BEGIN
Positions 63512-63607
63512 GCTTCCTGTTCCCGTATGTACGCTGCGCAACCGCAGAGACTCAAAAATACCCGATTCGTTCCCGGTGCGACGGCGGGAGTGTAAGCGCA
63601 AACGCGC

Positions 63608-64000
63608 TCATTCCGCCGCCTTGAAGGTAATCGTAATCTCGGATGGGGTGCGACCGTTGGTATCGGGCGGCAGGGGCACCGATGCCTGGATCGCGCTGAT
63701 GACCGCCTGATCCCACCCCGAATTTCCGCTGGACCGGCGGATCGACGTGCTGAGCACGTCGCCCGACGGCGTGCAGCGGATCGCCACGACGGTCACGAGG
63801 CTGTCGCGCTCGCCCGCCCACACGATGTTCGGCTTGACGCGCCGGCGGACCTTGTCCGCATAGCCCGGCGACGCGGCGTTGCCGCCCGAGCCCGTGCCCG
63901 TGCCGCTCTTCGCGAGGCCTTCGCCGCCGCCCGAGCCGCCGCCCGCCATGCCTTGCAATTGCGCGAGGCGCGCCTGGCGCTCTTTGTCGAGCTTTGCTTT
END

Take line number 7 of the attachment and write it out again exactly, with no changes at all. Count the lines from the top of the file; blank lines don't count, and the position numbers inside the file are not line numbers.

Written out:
63801 CTGTCGCGCTCGCCCGCCCACACGATGTTCGGCTTGACGCGCCGGCGGACCTTGTCCGCATAGCCCGGCGACGCGGCGTTGCCGCCCGAGCCCGTGCCCG